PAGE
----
Article

Biosocial Criminology

John Paul Wright

in Criminology

ISBN: 9780195396607
Published online December 2009 | | DOI: http://dx.doi.org/10.1093/obo/9780195396607-0015
Biosocial Criminology

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Biological and genetic processes are believed to underlie many of the individual traits associated with persistent criminal conduct. Personality factors, such as neuroticism, mental disorders, and deficiencies in self-regulation have all been associated with biological and genetic functioning. Biological differences between individuals also help to explain why people exposed to similar environments, such as poverty, develop along different trajectories. That is, biology appears to make some individuals susceptible to certain environmental conditions while protecting others. In certain limited instances, biological factors may explain the behaviors of some individuals, such as psychopaths, but in most instances biological processes interact and correlate with environmental conditions. Commonly referred to as “gene X environment interactions” and “gene by environment correlates,” these processes highlight the complexity of human development in general, and criminal behavior specifically.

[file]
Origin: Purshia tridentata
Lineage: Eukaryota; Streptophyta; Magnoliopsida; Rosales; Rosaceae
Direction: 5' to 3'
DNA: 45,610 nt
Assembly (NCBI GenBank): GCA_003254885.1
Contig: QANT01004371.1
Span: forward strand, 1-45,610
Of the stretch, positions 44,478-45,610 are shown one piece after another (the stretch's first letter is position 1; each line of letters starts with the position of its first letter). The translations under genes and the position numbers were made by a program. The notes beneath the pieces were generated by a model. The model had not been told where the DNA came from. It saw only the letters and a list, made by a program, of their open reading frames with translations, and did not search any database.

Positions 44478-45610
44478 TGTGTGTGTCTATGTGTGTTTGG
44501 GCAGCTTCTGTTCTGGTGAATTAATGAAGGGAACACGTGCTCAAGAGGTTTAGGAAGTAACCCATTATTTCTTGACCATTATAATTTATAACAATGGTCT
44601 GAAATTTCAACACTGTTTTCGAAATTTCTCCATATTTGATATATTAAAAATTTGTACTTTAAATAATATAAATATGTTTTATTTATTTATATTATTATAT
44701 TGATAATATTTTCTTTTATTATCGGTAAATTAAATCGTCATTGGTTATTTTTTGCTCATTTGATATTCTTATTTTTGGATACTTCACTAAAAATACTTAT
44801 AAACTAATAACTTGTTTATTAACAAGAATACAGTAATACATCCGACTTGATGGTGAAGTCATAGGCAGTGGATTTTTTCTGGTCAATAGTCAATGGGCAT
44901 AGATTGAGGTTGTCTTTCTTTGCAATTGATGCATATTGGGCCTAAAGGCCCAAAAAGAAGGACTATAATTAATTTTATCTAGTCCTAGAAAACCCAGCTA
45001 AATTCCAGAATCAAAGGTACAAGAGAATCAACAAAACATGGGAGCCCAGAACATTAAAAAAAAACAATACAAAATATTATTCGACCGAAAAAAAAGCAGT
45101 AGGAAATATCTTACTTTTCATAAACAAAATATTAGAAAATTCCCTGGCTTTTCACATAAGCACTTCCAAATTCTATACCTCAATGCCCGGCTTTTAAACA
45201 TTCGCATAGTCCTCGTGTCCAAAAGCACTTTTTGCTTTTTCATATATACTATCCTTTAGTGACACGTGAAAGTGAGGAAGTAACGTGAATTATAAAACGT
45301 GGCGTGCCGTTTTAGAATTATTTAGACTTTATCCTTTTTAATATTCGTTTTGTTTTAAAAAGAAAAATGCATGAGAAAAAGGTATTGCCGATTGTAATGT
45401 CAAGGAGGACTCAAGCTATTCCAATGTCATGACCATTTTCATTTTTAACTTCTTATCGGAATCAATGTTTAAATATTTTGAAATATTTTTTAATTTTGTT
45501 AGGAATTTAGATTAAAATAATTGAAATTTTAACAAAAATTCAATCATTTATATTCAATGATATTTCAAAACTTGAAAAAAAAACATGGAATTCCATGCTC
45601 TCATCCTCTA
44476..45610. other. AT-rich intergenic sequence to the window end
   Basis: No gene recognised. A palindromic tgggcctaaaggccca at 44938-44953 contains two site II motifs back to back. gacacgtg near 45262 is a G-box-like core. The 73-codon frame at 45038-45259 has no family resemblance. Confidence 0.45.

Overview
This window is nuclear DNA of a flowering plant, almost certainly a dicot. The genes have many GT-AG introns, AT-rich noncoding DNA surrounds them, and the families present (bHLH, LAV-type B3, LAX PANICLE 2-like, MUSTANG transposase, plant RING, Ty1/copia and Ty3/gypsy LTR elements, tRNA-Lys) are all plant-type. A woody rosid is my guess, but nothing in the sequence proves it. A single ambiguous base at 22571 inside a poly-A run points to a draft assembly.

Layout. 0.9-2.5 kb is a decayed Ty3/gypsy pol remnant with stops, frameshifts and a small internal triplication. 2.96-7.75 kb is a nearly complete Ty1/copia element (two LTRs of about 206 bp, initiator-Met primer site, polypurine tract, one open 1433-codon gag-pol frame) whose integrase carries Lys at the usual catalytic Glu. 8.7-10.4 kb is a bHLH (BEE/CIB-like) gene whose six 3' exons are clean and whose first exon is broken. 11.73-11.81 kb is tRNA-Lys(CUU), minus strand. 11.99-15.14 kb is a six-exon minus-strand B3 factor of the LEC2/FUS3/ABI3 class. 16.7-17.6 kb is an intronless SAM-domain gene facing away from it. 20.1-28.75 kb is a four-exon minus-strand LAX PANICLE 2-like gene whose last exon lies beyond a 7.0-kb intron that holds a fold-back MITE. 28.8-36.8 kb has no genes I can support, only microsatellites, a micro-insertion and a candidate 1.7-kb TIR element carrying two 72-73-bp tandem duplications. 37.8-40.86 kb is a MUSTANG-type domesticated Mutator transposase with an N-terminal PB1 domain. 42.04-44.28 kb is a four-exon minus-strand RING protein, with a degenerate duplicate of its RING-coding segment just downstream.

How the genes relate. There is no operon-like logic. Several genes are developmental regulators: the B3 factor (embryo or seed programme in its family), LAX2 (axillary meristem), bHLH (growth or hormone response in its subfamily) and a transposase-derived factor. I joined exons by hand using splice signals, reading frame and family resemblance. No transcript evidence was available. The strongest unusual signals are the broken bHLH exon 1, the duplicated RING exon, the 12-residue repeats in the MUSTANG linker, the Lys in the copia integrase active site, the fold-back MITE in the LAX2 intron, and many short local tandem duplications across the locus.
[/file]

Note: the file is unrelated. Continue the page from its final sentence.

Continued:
Article.  4994 words. 

Subjects: Criminology and Criminal Justice ; Criminal Justice ; Criminology

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